CAROLYN HAX

Fiance shortchanges her financial contributions

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Washington Post Staff Writer
Friday, January 28, 2011

Dear Carolyn:

My fiance and I just combined our finances. I'm coming into the marriage with a small savings account and a small credit-card debt that I'll finish paying off in March. He has a bigger savings account and student loans.

Since combining things three weeks ago, he's been making backhanded comments about my finances. We make the same amount of money, but since he has a bigger savings account, he keeps asking me rhetorically where all my money goes. He has also explained to me several times why credit card debt is bad, like I don't get it.

Last night he sat me down and explained how anxious he is about my spending habits.

I am completely embarrassed and angry over his reaction to all of this. To add to it, my credit is stellar and his isn't great. I also am now paying half of his $30,000-plus grad school loans.

We rarely fight, and I am just livid over this turn of events. I wonder if this is a red flag? Or a period of adjustment? How do people do this and find peace with the whole thing?

Anonymous

They talk. They listen. They figure out where their own beliefs and priorities lie, and where their partners' do. They identify differences. Then they bend where they feel they can, stand firm where they feel they must, and take it from there.

Your fiance blew that when he started hitting you with backhanded comments. That was just lame.

However, he corrected himself somewhat when he finally spelled out that he is worried about your spending habits.

It doesn't sound as if you spelled out your worries about him in return. If your response to this sit-down was to skulk off and seethe, then you're falling short of the find-peace-with-it standard, too.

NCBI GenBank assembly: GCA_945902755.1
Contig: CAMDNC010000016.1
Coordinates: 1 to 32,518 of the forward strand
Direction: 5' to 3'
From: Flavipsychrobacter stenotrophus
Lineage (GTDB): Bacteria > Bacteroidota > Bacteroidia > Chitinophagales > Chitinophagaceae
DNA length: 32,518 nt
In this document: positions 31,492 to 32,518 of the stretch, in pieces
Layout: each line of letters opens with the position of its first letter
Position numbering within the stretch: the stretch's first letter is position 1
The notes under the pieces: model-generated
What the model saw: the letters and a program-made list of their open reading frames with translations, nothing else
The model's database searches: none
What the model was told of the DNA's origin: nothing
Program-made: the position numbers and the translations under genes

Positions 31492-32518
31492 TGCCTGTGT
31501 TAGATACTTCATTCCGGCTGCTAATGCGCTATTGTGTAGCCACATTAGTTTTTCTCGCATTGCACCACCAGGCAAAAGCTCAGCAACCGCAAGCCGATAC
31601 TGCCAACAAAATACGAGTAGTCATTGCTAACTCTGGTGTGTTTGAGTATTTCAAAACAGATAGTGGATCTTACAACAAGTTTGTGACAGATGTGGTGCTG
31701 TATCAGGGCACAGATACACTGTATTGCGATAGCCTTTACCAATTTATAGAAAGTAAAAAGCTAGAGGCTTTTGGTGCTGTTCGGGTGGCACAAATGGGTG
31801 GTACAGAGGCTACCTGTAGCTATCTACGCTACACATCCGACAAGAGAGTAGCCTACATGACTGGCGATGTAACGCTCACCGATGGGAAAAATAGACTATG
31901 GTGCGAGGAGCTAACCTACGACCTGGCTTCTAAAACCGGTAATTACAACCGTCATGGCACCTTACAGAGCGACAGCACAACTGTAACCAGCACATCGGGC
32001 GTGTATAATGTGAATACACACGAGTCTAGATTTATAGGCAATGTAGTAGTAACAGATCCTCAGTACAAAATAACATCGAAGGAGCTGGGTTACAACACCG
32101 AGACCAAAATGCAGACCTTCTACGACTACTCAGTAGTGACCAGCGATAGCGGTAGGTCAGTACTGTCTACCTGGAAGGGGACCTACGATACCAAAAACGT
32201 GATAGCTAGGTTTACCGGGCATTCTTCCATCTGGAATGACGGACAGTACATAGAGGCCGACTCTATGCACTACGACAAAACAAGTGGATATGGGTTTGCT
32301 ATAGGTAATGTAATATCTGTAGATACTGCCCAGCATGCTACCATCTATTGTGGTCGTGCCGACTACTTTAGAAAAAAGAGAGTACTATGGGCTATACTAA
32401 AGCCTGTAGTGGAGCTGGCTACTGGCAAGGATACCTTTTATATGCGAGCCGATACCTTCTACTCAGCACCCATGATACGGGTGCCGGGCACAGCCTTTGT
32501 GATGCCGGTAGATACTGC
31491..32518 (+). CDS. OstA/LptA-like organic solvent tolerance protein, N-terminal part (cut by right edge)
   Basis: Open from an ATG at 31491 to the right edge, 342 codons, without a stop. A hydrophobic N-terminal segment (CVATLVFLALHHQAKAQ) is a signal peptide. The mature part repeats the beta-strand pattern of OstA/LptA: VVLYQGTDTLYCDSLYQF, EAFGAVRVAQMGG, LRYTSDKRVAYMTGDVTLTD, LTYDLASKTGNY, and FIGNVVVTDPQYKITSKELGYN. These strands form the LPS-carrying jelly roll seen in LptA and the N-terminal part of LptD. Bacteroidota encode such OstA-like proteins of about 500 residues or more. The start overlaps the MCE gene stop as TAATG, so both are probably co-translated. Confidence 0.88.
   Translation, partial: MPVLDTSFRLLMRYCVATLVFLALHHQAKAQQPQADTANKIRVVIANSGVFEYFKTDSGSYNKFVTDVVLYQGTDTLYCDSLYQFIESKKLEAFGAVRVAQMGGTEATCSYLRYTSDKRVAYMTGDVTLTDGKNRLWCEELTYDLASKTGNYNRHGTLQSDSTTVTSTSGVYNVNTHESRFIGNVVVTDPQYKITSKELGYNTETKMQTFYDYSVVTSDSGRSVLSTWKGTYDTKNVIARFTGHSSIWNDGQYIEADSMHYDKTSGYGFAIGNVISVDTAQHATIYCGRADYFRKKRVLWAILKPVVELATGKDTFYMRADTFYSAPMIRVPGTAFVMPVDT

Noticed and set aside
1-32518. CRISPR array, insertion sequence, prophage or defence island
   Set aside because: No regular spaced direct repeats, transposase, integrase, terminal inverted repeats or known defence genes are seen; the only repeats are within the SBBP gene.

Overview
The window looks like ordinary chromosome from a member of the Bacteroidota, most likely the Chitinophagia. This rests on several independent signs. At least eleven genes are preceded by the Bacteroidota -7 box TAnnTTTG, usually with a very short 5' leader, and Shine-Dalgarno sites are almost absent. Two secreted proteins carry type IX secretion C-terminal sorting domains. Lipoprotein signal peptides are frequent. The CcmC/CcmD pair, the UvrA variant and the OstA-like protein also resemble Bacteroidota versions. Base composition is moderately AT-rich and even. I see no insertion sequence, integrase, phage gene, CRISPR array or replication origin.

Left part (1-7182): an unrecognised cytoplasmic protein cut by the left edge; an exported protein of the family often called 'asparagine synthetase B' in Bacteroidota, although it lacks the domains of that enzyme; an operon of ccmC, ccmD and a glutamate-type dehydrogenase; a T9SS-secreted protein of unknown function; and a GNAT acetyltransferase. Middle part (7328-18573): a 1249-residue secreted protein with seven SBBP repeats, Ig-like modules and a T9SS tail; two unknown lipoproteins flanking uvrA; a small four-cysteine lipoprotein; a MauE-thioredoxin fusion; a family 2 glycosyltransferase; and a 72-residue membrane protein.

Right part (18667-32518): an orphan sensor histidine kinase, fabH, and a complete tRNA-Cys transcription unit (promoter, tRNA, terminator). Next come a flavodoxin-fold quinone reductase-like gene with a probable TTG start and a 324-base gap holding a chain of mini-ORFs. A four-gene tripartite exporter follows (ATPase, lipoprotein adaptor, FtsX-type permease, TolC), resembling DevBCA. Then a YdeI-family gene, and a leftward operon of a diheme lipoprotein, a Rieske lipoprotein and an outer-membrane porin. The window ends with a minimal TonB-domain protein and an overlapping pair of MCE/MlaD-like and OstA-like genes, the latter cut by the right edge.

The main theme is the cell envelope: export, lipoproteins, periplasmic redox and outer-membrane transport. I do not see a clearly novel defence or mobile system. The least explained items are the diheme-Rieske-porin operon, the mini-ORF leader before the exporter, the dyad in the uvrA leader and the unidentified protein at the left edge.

And even if you protested the way he characterized your money skills at the time, you still need to call your own sit-down to explain that your frustration is now fully formed: You're not only embarrassed about being treated as financially incompetent, but also livid at bringing your money to his loans and your superior credit rating to his future, only to be treated as a threat or a burden to his financial health. (Adjust that statement as needed; I did put words in your mouth.)

Include the fact that you didn't appreciate his backhanded comments that led up to the sit-down, like a trail of judgmental bread crumbs. This isn't just financial groundwork, but also communication groundwork you're laying. You need to let him know where you draw the line between expressing concern about a difficult topic, and unfair criticism.

In other words: You talk, you listen, you assess, you adjust. Please aim to find both a philosophical middle ground on the money/criticism issues, and practical ones that act as guardrails to keep you in that middle - be it separate accounts, allotments of discretionary money for you both, or whatever else appeals.

I suggest a pre-marriage workshop anyway (www.smartmarriages.com), but if your sit-down shows you can't stand up for yourself without retreating and seething, or that he can't/won't turn a critical eye to his own behavior - be it his imperfect credit or his myopia on your feelings and finances - then I'm urging it, stat.

Write to Tell Me About It, Style, 1150 15th St. NW, Washington, D.C. 20071, or tellme@washpost.com.


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